The goal of the project is to create a programmable microscale electronic chemistry forming a bridge between electronic and chemical computing. Microscopic reactive electronic agents will contain circuit elements on autonomous pairwise self-assembling microchips (called lablets, target ≤ 100 μm), that selfmodify via reversible nanoscale coatings, directing their reversible association to form twin complexes (called gemlabs), and controlling entry to and chemical reactions in the enclosed transient reaction compartments. The lablet device integrates transistors, supercapacitors, energy transducers, sensors and actuators, involving electronically constructed nanofilms, and will be essentially genetically encoded, translating electronic signals into constructive chemical processing and recording the results of this processing. This will provide an unconventional form of computation that microscopically links reaction processing with computation in autonomous mobile smart reactors. This corresponds to a radical integration of autonomous chemical experimentation and represents a novel form of computation intertwined with construction. The self-assembling smart micro reactors can be programmed for molecular amplification and other chemical processing pathways, that start from complex mixtures, concentrate and purify chemicals, perform reactions in programmed cascades, sense completion, and transport and release products to defined locations. The project defines a continuous achievable path towards this ambitious goal, making use of a novel pairwise local communication strategy to overcome the limitations of current smart dust and autonomous sensor network communication. It will provide a technical platform spawning research in new computing paradigms that integrate multilevel construction with electronic ICT. The 8 groups from 8 countries incl. NZ are all pioneers in the multidisciplinary areas required to achieve the project goals, with a common grounding in IT.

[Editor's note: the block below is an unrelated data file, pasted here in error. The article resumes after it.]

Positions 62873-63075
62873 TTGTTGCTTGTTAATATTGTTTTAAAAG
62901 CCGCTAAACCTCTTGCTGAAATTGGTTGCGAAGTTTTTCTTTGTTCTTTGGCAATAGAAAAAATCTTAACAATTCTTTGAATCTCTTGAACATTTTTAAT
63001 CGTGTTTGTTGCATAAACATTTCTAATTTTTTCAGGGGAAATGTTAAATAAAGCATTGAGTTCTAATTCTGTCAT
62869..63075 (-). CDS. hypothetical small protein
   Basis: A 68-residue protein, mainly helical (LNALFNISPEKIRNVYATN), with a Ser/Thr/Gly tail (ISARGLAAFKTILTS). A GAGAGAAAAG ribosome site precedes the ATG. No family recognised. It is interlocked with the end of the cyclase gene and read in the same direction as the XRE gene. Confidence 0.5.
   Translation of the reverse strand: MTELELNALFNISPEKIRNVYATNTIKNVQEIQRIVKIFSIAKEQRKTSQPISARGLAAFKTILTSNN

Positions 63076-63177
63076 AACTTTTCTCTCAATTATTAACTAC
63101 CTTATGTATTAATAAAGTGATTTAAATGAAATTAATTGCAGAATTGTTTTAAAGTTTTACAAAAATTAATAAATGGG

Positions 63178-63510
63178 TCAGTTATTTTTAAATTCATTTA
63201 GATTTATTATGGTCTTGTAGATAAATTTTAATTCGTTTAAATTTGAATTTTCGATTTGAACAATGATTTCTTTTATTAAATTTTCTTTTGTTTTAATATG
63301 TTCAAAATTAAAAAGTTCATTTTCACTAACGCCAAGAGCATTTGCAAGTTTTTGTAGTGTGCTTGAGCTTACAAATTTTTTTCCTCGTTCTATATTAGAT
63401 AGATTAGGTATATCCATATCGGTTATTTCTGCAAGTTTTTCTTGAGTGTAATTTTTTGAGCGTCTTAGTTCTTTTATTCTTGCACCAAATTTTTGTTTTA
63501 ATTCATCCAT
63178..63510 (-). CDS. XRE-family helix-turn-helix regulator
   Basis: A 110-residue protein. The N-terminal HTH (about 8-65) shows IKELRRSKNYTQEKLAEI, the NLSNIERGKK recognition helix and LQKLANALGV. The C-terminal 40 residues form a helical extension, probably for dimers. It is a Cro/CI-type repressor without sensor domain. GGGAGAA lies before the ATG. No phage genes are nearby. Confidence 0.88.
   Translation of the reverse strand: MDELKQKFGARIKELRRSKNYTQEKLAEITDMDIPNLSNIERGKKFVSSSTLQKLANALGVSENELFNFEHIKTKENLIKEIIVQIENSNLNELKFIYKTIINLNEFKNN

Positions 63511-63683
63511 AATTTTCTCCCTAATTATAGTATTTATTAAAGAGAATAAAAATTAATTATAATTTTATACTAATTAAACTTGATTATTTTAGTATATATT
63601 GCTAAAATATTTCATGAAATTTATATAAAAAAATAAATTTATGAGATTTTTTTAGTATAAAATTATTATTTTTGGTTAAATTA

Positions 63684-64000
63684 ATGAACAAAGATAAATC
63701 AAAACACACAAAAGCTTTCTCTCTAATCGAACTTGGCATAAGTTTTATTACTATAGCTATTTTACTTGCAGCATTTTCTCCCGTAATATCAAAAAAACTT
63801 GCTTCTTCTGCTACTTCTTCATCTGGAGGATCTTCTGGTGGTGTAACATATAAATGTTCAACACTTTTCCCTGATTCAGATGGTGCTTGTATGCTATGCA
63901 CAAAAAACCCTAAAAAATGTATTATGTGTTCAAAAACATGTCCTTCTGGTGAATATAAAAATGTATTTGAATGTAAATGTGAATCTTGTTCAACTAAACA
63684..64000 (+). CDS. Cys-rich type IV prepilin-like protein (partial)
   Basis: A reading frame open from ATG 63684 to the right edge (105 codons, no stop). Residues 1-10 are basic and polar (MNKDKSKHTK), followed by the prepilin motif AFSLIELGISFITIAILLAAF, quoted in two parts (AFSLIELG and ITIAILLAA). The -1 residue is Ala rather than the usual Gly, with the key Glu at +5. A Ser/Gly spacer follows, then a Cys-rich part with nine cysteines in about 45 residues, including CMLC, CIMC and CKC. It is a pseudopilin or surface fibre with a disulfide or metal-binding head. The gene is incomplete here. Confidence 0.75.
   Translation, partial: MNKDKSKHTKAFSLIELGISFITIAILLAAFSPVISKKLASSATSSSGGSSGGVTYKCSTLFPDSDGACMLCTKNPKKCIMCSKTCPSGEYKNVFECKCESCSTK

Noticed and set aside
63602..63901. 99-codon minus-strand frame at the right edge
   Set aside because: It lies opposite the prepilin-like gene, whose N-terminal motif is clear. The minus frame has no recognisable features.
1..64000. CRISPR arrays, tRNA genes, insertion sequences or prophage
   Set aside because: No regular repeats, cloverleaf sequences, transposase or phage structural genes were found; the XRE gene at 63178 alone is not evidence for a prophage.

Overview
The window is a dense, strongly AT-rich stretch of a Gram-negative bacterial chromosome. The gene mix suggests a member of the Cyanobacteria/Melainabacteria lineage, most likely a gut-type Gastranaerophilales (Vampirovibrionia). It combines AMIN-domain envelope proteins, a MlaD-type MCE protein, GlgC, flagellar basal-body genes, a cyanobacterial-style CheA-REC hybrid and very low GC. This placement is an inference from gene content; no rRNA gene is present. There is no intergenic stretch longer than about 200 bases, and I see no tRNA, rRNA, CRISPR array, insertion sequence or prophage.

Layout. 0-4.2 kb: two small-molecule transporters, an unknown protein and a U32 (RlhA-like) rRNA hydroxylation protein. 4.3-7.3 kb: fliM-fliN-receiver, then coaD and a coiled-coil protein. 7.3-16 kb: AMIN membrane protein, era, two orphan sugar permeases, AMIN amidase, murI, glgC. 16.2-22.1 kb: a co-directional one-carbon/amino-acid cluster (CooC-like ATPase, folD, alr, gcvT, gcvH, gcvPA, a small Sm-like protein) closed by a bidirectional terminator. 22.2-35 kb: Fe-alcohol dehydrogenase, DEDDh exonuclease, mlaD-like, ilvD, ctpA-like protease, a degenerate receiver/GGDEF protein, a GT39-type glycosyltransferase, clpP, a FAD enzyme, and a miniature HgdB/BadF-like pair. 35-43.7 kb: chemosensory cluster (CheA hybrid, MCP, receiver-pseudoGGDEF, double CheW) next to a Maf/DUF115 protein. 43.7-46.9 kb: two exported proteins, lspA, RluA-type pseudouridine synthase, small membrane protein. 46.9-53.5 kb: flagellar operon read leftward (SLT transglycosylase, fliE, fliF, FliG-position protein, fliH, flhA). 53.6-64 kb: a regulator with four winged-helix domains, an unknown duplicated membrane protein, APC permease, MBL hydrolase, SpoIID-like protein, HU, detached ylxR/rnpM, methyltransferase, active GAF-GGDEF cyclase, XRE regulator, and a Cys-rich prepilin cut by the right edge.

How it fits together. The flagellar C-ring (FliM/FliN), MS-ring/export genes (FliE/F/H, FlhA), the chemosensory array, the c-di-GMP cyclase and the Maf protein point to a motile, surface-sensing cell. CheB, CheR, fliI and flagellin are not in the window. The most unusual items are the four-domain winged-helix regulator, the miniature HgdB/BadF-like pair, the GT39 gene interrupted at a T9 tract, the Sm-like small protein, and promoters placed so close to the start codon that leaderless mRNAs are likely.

Last update: 12/06/2019